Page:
However, I want to answer that, yes, it would be possible to localize either game using the standard process of localization, but that the results would be meaningless. Both an America’s Army that did not help recruit cadets for the Army and an Under Ash that did not demonstrate a way to fight against incursions in Palestine would be so far divorced from their original text that calling them translations, or in any meaningful way related to the original text, would be false. And yet, that is largely what the localization of Kingdom Hearts, a story within the Japanese cultural context, but localized and transferred to America, does.

This statement is building off of arguments I have made previously with William Huber at the blog Gummi Ship, so I will skip going over those arguments extensively. The gist is that the allegorithmic (Galloway 2005) logic of Kingdom Hearts reproduces American Imperialism within the 20th century. Your main task within the game is to enter and control the entry into other worlds [countries] in order to aid/redirect their cultural politics in a manner highly reminiscent of developmental theory (Rostow 1960, Schramm 1964). But the point for Kingdom Hearts is that while barging into the countries is problematized within the games especially by having the Japanese player act the role of the American side, and through the mixing of Japanese and English in the so-called International Final Mix, thereby highlighting the problems of American exceptionalism, the localization removes these elements, places the American players within their own standard role, and eliminates any element of internationalism that was otherwise visible through the mixture of languages.

The point here is that Kingdom Hearts is just as ideologically charged as America’s Army and Under Ash even if this ideology is slightly submerged below the surface. However, even with that it is translated/localized without consideration. Importantly, however, is that such ideological changes happen with the localization, but they are not considered as really being changed.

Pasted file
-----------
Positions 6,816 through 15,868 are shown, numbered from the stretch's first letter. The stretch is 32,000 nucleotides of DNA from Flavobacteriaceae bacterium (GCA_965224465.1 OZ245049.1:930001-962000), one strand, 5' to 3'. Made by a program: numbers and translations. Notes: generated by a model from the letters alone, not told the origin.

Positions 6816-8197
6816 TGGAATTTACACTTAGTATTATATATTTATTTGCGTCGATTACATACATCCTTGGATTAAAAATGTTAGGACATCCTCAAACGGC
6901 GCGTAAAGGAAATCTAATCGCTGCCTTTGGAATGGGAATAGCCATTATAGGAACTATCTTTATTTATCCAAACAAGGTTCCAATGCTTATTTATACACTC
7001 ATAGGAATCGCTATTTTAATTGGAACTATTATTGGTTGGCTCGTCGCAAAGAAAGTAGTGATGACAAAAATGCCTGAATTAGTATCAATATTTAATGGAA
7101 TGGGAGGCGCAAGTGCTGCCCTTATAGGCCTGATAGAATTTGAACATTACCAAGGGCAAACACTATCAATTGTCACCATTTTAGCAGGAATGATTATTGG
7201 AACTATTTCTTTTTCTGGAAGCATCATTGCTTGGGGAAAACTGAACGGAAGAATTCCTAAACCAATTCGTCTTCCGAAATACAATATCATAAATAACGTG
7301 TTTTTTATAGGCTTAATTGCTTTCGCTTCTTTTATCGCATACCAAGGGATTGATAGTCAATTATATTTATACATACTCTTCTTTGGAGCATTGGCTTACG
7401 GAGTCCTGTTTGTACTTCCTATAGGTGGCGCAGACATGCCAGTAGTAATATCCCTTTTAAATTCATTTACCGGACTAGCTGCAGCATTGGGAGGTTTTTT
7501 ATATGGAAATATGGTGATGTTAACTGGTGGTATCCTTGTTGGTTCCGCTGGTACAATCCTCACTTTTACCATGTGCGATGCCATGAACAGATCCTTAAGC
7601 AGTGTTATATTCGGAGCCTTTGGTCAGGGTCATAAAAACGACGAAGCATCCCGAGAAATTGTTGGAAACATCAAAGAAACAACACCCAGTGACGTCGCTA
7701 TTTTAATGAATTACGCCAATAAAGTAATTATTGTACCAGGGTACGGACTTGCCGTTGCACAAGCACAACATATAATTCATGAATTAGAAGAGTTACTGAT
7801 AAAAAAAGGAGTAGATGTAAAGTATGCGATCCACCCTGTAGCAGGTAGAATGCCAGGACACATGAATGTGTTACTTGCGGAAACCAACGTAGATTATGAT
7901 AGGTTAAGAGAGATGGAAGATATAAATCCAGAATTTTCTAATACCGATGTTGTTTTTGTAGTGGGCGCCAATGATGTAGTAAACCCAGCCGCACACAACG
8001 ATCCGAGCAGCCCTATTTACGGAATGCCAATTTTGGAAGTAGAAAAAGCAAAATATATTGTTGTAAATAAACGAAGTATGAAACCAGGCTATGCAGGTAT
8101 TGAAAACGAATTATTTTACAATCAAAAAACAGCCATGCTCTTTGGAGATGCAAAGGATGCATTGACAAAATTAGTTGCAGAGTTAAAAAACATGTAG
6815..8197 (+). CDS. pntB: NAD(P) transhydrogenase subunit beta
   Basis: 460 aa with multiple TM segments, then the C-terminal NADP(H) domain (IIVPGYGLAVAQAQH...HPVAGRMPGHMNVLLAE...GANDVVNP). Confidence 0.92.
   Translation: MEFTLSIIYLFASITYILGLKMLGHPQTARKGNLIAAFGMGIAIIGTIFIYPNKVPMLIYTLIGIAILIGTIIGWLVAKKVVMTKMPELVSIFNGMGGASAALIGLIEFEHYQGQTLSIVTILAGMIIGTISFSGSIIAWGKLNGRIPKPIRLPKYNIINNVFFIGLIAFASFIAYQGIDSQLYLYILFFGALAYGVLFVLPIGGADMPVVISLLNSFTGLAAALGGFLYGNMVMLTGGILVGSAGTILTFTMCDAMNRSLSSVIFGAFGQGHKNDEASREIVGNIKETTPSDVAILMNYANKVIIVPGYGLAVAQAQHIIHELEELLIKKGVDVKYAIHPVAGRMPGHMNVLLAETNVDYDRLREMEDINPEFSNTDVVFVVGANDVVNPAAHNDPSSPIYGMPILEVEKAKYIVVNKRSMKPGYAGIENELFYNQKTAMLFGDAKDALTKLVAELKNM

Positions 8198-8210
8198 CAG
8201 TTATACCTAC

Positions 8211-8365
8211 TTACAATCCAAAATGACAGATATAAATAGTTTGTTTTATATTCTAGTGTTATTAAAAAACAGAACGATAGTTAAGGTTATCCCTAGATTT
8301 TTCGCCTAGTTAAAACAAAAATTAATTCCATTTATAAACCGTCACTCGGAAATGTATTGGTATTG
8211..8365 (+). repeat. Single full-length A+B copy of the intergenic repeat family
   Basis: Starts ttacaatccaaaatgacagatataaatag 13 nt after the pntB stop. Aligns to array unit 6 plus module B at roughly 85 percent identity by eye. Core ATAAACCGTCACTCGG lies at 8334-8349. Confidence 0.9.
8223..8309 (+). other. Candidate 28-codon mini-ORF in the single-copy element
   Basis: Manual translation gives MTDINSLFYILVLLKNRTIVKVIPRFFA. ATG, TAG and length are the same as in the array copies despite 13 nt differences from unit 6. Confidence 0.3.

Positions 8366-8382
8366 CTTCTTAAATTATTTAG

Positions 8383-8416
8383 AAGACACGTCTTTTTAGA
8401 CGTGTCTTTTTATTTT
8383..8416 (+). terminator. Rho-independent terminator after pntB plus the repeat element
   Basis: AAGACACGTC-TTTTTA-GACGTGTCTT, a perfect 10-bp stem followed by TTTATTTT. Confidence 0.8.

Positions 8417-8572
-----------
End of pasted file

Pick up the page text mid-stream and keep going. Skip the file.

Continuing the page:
So, I suppose my point is that translating ideologically prone games is impossible, but localizing them is certainly possible and done where you least expect it. But again, is that a good thing or a bad thing?


  • Galloway, Alexander R. Gaming: Essays on Algorithmic Culture. Minneapolis: University of Minnesota Press, 2006.
  • Rostow, W. W. The Stages of Economic Growth, a Non-Communist Manifesto. Cambridge [Eng.]: University Press, 1960.
  • Schramm, Wilbur. Mass Media and National Development: The Role of Information in the Developing Countries. Stanford: Stanford University Press, 1964.

Back from Kingdom Hearts

I’ve recently been doing a lot of work on a specific project on the game franchise Kingdom Hearts with William Huber. We’ve been blogging some of it at Gummi Ship, presented some at DiGRA ’09 and I will be continuing to do some work on it, possibly for DAC ’09. The project is quite expansive, but for me it is a means of looking at ideas of translation, transference, flow and interaction between Square-Enix and Disney, Japan and the United States, and the game world of Kingdom Hearts.

The work has consisted of playing through the games and analyzing them as texts, which has resulted in certain problems (other successes) and a definite greater knowledge of what I can and cannot, should and should not say from our analysis. It has also led to a greater understanding of what my work needs in other ares.

Mainly this is currently related to a need for ethnographic work of some sort. Most of my work seems to need the inclusion of user voice, but other parts don’t Really, the question is how to bracket things and yet have the ability to say things. To get to allegorithm must I interview to see if the obvious is there for other people? How much must one play between the field’s factions that stem from disciplinary difference as much as theoretical difference? And such.